Other employee events and fun in 2013 revolved around food. There is the annual Cookie Week, which some would say was tarnished this year in what can only be described as Gingersnap-gate. The tradition is strong enough to withstand the controversy. Over the summer, Waffle Day was a big hit, which was no surprise, because who doesn't like waffles?

In an opposite direction, the Uplogix Tough Mudder team left no man behind as the intrepid group of eight braved mud, ice and electric shocks to prove they were tough and muddy.

Happy Holidays from Uplogix

We'd like to wish all of our customers, vendors and employees a happy holiday. Our offices will be closed on December 24 & 25, and January 1, but our intrepid and highly-praised customer support will be available as always. 

Monday, December 16, 2013

What's in the new LMS v4.7 release?

The newest release of the Uplogix Local Management Software (LMS) is now available, delivering support for a DC version of the Uplogix 5000 targeted at data center applications, new hardware support and several new advanced drivers for third-party products.

The DC-powered Uplogix 5000 Local Manager (LM) has dual 48V DC power supplies, but otherwise has the same specifications as the AC-powered version. Designed for data centers, the DC Uplogix 5000 was built to accommodate the DC power that is commonly used in facilities with high power requirements. DC systems reduce the number of times power is converted compared to AC power, increasing efficiency and lowering electricity costs.

The DC Version of the Uplogix 5000 Local Manager

Other software updates for both the Uplogix 500 and 5000 in the v4.7 release include a new fiber Ethernet option card and mini-USB console port support. Placed into the LM’s Option Slot, the fiber Ethernet card has a SFP interface that can be used to connect the LM to the network via multimode and single mode fiber. The mini-USB console port on the LM is enabled in v4.7 for the Windows operating system (Windows 7).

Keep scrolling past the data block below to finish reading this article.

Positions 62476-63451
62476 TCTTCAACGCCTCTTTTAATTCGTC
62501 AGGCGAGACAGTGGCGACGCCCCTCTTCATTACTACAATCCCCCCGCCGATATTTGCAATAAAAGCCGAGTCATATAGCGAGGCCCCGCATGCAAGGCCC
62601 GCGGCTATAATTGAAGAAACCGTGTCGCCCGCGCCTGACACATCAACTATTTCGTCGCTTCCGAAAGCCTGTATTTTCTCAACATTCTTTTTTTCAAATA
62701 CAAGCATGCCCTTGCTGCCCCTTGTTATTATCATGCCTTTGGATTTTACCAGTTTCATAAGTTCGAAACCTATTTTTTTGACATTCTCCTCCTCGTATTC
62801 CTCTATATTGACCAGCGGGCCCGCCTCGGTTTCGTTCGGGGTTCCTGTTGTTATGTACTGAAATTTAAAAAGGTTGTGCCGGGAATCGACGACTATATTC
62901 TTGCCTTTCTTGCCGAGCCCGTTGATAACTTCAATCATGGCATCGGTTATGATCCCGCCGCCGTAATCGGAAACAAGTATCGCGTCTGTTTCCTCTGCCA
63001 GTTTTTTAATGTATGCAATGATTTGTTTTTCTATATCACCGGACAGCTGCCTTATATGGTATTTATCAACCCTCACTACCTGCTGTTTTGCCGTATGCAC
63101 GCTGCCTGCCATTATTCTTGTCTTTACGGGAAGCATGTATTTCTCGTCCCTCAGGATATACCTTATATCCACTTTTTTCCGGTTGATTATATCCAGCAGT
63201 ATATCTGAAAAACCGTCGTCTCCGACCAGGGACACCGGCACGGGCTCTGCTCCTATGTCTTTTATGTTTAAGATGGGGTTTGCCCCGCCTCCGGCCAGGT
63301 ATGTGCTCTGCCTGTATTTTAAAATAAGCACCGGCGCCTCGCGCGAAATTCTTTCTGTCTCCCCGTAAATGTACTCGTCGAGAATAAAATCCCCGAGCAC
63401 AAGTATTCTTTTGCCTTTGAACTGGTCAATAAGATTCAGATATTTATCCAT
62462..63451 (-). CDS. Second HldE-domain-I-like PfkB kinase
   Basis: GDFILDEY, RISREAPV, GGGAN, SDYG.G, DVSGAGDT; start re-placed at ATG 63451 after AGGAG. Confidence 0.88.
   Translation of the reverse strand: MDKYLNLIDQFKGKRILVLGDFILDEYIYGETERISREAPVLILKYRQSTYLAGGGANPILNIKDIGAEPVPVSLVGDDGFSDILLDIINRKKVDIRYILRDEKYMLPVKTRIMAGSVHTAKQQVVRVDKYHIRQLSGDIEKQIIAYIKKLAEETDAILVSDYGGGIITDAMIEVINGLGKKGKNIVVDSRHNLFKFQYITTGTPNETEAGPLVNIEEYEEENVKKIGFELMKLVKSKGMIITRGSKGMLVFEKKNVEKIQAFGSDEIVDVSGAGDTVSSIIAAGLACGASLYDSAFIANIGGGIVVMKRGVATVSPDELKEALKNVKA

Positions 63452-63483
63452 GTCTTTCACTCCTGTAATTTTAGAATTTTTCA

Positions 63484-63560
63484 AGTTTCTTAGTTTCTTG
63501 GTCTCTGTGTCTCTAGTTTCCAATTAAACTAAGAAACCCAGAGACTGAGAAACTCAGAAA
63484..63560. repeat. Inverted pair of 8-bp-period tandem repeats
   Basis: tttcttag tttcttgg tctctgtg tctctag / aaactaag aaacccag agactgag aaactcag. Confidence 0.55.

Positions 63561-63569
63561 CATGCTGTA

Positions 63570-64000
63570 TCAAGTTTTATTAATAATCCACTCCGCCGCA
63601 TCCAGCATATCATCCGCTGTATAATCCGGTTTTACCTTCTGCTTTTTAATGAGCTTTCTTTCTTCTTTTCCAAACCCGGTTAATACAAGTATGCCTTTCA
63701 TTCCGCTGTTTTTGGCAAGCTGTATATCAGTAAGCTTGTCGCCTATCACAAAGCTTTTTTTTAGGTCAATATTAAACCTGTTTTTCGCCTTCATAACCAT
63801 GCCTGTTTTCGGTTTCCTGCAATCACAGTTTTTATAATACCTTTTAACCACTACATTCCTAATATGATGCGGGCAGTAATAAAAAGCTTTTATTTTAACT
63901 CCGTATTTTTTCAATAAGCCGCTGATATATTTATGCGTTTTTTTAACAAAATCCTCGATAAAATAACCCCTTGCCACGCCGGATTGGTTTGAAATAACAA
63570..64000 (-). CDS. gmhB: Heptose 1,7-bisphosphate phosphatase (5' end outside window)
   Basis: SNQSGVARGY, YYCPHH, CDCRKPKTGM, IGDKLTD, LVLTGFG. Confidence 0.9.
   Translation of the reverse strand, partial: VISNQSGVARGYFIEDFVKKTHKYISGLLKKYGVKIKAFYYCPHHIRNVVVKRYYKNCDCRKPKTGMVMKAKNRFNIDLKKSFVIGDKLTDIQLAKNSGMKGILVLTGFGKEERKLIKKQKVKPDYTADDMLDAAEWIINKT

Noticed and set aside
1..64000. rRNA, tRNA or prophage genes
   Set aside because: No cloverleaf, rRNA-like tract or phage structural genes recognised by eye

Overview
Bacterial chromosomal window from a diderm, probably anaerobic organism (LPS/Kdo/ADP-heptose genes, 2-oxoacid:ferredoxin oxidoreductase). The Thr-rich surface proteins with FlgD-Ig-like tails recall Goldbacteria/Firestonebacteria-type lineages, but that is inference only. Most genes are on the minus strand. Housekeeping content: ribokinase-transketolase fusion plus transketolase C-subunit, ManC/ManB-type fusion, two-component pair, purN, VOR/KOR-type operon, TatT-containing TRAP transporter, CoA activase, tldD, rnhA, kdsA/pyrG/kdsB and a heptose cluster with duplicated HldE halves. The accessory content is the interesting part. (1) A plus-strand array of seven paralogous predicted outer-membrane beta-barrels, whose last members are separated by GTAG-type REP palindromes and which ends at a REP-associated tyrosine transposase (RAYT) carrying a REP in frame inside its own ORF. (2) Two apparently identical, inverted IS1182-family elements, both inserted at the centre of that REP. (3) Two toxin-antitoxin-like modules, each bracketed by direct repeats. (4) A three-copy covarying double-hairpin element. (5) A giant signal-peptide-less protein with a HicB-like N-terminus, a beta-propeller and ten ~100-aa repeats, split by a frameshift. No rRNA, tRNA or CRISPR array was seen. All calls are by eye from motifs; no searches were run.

New advanced driver functionality delivers local management for several new devices and products from IBM, Comtech, APC and Server Technology:
  • IBM Flex System SAN Switches
  • IBM RackSwitches
  • Comtech CDM-840 Satellite Modem
  • APC AP8900 Switched Rack Power Distribution Units
  • ServerTechnology 48V DC Power Distribution Units
The v4.7 release also introduces a Push/Pull SFTP and SCP action for all drivers. Using the CLI, scheduler or rules engine, administrators can initiate the transfer of a file between a managed device and the Local Manager file system using SFTP/SCP.

Virtual Port capacity was increased for both 500 and 5000 platforms. Previously, the 500 allowed up to four virtual ports and the 5000 allowed up to eight virtual ports. The v4.7 release increases the maximum number on both platforms to 16 virtual ports. Virtual ports allow users to manage a device with an Uplogix LM through an IP interface instead of a console connection. While dependent on a network connection, it is useful for cases where the device does not have an available console port (or one at all), situations where the device is physically too far away for a serial connection, and when the number of devices needing management exceeds the maximum number of hardware serial interfaces on a Local Manager.

LMS v4.7 is available now on all new Local Managers and the Uplogix Control Center. For more information and customers wishing to upgrade, visit Uplogix support at

Friday, December 13, 2013

M2M Management Case Study: ATMs

Increasingly, automated teller machines are the “brick and mortar” point of contact for customers with their bank. For decades, these M2M systems have been popular with customers and increasingly reliable as the technology has advanced, but also complicated and expensive to support.

One Uplogix customer has an aggressive plan to deploy ATMs and chose to include Uplogix in the systems to ensure that the increasing number of cash machines doesn't come along with a increase in support costs that will, well, break the bank.

Putting Local Management into ATMs

ATMs are complicated, secure machines with a variety of devices that interact with the physical world—cash input and output machines, card readers, and screens and other inputs. In addition, they have a fair amount of communications technology with routers, redundant modems, cameras and storage. Managing these components can involve multiple technicians and all of the security concerns that come along with access to distributed and unstaffed machines full of cash.

The Uplogix Local Management platform provides the equivalent of an IT administrator in-the-box monitoring devices 24x7, taking initial run-book recovery actions when needed, and serving as an onsite toolbox for remote technicians to investigate and recover issues as if they were onsite.

Automated, lower cost installation